The Takedown by Corrie Wang

It’s my birthday week, and instead of figuring out what I want, I’ve been reading some really great books that have all but distracted me. Yesterday was If We Were Villains {one of my new favorites}, and today is The Takedown.


Title: The Takedown {384 pgs}

Genre: Young Adult

Publication Date: April 11, 2017


Kyla Cheng doesn’t expect you to like her. For the record, she doesn’t need you to. On track to be valedictorian, she’s president of her community club, a debate team champ, plus the yummy Mackenzie Rodriguez has firmly attached himself to her hip. She and her three high-powered best friends don’t just own their senior year at their exclusive Park Slope, Brooklyn high school, they practically define the hated species Popular. Kyla’s even managed to make it through high school completely unscathed.

Until someone takes issue with this arrangement.

A week before college applications are due, a video of Kyla “doing it” with her crush-worthy English teacher is uploaded to her school’s website. It instantly goes viral, but here’s the thing: it’s not Kyla in the video. With time running out, Kyla delves into a world of hackers, haters and creepy stalkers in an attempt to do the impossible-take something off the internet-all while dealing with the fallout from her own karmic footprint. Set in near-future Brooklyn, where privacy is a bygone luxury and every perfect profile masks damning secrets, The Takedown is a stylish, propulsive, and provocative whodunit, asking who would you rely on if your tech turned against you?

So, I reread that summary and I must have missed the near-future part because I was thrown into a world where tech is the new god and everyone is connected, whether they like it or not.

Kyla – or Kyle, as her friends call her – is practically perfect in every way, and maybe that’s why – she believes – a person uploaded a fake video of her having sex with the hot, young teacher at her school. Suddenly, her entire life falls apart: her best friend doesn’t believe Kyle when she says it’s not her on the video; the boy she’s not hooking up with but wishes she was turns his back on her; her mother’s long held {and long repressed} dislike of her daughter comes flying out. But Kyla refuses to take this sitting down. Instead, she dives into a new world and struggles to find her hater, and she plans on bringing him or her down.

Right up front, there’s only one or two truly likeable characters in this book, and Kyla is not one of them. You feel terrible for her, sure, but you find yourself agreeing with her when she says there are lots of people out there who don’t like her, because you get it. She ditched her long-time best friend Ailey for three new popular ones, and never looked back. She’s kind of a bitch, even though, at points, she deserves to be. But I guess it’s her friendship with Audra that really seals the deal on not liking her. Audra is self-absorbed and rude, and even though she fights with Kyla while crying or hurting, she still fights for some completely insane reasons. She keeps Kyla in the dark about her biggest secret and then blames in on Kyla, saying that she wouldn’t understand, even though Audra didn’t give her a chance.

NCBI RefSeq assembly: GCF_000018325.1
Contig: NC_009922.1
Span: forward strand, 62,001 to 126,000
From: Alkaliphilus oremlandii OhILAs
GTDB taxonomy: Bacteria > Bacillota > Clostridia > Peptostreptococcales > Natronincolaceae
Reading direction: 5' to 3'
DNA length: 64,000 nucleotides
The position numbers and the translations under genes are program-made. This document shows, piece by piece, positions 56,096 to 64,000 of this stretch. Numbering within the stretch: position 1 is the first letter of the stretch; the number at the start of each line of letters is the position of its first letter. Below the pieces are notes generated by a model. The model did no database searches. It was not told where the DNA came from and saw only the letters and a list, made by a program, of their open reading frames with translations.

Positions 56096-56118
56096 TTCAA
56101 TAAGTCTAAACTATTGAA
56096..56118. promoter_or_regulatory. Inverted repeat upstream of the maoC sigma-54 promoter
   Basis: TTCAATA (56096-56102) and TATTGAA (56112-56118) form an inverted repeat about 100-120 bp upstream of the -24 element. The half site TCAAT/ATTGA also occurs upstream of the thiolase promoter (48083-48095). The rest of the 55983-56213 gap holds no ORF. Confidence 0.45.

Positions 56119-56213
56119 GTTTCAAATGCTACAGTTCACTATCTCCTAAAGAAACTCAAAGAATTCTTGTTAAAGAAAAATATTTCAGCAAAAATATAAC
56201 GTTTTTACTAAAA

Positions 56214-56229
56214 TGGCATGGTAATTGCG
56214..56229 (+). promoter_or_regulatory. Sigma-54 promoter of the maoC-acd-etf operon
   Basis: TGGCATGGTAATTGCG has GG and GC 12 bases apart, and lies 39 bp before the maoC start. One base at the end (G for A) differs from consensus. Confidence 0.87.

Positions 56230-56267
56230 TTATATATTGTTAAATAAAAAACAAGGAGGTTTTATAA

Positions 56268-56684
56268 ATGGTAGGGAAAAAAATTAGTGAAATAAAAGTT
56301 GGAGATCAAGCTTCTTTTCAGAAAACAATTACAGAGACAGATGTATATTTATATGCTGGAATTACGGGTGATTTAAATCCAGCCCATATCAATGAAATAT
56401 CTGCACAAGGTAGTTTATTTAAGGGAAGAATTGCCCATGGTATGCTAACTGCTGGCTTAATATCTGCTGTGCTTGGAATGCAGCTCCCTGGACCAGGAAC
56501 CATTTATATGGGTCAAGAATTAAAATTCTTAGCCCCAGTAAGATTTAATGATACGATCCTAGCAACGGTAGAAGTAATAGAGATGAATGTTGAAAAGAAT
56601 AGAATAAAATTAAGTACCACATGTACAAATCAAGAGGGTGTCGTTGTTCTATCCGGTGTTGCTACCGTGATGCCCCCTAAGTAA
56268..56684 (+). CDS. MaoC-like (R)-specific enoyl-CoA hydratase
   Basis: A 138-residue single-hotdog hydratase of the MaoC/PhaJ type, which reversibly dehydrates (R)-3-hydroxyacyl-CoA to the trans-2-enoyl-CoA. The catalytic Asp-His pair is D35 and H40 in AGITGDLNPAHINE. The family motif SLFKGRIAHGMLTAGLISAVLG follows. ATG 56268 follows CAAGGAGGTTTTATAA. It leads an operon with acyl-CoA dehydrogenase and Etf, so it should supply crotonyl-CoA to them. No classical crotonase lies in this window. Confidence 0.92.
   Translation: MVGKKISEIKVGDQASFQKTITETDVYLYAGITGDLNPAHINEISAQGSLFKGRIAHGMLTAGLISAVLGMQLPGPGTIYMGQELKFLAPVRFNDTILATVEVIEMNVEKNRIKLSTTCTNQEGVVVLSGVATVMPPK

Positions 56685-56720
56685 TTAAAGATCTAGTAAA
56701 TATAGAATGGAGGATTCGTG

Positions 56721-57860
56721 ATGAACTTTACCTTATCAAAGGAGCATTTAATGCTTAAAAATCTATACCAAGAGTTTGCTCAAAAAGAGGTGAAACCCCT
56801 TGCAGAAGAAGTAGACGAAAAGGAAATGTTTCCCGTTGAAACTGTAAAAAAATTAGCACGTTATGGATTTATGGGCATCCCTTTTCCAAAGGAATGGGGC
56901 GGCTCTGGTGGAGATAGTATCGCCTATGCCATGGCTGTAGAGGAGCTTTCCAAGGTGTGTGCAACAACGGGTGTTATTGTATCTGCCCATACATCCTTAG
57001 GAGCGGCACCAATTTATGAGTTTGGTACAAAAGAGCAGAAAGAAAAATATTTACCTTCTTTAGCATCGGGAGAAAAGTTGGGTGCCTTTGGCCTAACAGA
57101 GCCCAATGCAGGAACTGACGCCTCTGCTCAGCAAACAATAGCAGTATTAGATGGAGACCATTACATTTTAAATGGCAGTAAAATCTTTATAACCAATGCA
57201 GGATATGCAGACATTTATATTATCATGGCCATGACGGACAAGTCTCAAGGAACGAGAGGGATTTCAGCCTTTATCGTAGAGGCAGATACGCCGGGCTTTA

This is all to say, Corrie Wang wrote teenage girls pretty effectively.

Yes, these girls can be considered shallow and mean, but guess what? Not all girls are sweet and kind, the type that can be found in most YA novels. I’m not saying that those girls are boring, but it’s nice sometimes to read about a girl who is completely aware of how rude and mean she is. Kyla knows that someone put this video out there because they hate her, and she understands. She knows that she’s been pretty terrible to some people, but she always knows that she’s a good person, and that no one deserves this.

The most realistic part of this book was the ending. I’m not going to give everything away, but when Kyla finally meets her hater face to face, the hater is not exactly repentant. By the way, not only did this hater post the video on everything, but this person also messed with Kyla’s college applications and tried to ruin her friendships with everyone around her. Like, no. I was expecting some kind of apology or satisfying slap or something, but Kyla just kind of…walks away. And I get it. This person had issues, and Kyla couldn’t solve them. Kyla got what she wanted, and she also knew the point where she should just walk away.

Still. One little slap couldn’t have hurt.

This was a super fun, pretty quick read that got me thinking about how much I’m on social media. Kyla lives in a world where the internet knows everything about you, and you don’t even have to be friends with someone for them to know who you are. For example, someone could take a picture and I’d be in the background, and the wonderful service that everyone uses would tag me, because it would recognize my face. That’s terrifying. I take social media for granted sometimes, because all I post about are books and my animals, but is that enough? Is that enough for something, sometime, somewhere, to bite me in the butt? Just how private is my life, really? Or any of our lives? God, I hope this book stays firmly in the fiction lane.

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